A new culture emerges at Santa Rosa County Animal Services

Ramon Rios

MILTON — In the summer of 2018, Santa Rosa County Animals Services had a euthanasia rate of 65 percent, the highest kill rate in the in the state.

In 2019, the euthanasia rate dropped to 29%. What changed? Just about everything.

“We want to be part of the solution to help animals and the community,” said Dora Thomason, shelter director.

Four major changes happened at the department to turn the numbers around.

The department now has owner surrender mitigation. If you want to surrender an animal, you have to call and make an appointment. In addition, the shelter will present options to see if there is anything owners can do to keep the pet.

“We want to give owners the tools to keep their pets,” Thomason said.

If intake is reduced, so is euthanasia.

The department hired a part-time veterinarian, Dr. Megan Arevelo. All cats and dogs that come through intake are given a physical, dewormed, given immunizations for Bordetella, the DA2PP vaccine and given flea prevention. This keeps the animals’ healthy while at the shelter, which makes them better candidates for adoption. They also decreased the hold time before an animal can be adopted from five to three days.

The adoption fee, $45 for dogs and $25 for cats, covers the price for the medical exams and the spay or neuter if the animal is of age. If a pet is brought in as a stray and returned to the owner, it is micro-chipped.

The department developed strong working relationships with rescues and animal advocacy groups to help them place animals in foster or permanent homes instead of euthanizing the animal.

The biggest change, according to Thomason, was the change in attitude of the staff.

“We all bought in to the changes in policies and procedure,” Thomason said. “I am passionate about working with animals. I think most of our employees are, too.”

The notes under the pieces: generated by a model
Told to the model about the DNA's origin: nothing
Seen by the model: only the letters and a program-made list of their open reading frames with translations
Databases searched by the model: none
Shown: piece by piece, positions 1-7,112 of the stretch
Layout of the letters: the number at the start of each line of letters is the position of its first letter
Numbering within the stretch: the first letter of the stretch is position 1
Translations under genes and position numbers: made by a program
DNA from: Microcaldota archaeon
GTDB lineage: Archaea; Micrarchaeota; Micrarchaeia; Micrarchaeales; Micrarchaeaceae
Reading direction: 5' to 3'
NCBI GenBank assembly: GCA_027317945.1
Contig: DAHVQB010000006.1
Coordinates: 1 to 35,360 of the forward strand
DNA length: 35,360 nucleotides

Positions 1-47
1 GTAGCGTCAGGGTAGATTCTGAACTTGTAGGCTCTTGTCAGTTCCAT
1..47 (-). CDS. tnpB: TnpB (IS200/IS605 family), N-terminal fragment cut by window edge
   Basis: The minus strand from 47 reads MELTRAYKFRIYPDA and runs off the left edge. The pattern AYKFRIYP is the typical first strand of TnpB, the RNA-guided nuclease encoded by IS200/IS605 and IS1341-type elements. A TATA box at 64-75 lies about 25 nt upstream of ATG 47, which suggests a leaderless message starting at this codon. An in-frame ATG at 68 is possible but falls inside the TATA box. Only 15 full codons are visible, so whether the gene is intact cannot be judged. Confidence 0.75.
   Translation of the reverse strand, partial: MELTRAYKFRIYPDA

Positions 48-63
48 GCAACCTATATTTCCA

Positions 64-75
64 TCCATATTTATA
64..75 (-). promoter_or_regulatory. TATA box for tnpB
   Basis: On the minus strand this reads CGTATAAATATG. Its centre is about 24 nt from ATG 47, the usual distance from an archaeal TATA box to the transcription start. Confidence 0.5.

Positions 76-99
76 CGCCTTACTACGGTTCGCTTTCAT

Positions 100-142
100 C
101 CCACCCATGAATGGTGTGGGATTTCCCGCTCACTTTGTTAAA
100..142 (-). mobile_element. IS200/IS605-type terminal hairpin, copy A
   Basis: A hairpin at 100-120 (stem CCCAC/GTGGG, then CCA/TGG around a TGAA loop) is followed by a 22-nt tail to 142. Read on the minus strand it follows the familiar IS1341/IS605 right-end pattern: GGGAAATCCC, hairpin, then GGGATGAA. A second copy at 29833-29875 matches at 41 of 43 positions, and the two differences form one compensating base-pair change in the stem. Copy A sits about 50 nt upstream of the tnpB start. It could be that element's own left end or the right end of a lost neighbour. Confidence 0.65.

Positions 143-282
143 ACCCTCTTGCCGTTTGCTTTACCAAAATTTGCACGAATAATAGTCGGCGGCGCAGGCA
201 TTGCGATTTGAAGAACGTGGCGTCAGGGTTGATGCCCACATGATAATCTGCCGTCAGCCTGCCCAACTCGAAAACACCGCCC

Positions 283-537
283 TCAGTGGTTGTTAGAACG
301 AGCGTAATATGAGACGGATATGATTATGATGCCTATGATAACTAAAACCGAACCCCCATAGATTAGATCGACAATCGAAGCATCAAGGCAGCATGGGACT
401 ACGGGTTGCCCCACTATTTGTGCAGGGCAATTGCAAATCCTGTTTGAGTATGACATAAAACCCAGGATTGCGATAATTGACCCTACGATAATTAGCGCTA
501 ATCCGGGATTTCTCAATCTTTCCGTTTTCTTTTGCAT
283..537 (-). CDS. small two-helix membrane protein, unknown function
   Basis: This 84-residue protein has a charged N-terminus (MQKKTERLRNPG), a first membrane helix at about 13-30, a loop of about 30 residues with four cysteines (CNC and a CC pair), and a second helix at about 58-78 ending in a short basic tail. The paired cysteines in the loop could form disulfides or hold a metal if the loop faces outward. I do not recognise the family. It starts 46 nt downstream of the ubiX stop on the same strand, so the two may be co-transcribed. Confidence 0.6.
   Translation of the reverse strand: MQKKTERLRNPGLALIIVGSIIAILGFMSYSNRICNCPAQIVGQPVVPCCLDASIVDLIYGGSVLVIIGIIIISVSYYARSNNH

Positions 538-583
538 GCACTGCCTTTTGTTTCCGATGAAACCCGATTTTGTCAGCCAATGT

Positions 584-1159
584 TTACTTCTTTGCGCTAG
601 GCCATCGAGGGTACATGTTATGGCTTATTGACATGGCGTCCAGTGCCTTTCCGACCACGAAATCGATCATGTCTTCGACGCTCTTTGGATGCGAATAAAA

Other changes included making Thomason the director of the shelter and Dale Hamilton the director of animal control. They have rescue coordinator Tera Deaguilera, who works with rescues around the country allowing animals from Florida to be transferred to other states. Jennifer Ard is the foster and volunteer coordinator.

The staff has implemented programs that bring humans and animals face to face in order to increase adoptions. Programs like Doggy Day Out, where prospective owners can take a dog out for the day to give the animal a break from being in a cage. Most of these pairing turn into keeping the dog overnight, according to Ard. They also have Pup Tales at Ollie’s Neighborhood Grill and Brews Angles where dogs can mingle with people. On the other hand, you can come to the shelter for a Pack Walk and take a dog out for a walk around the area for exercise.

Animal services has also put cats to work. A Barn Cat program pairs cats with barn owners who need to get rid of pests.

For more information on these programs and hours of operation, call 850-983-4680 or go to www.santarosa.fl.gov/387/Animal-Services.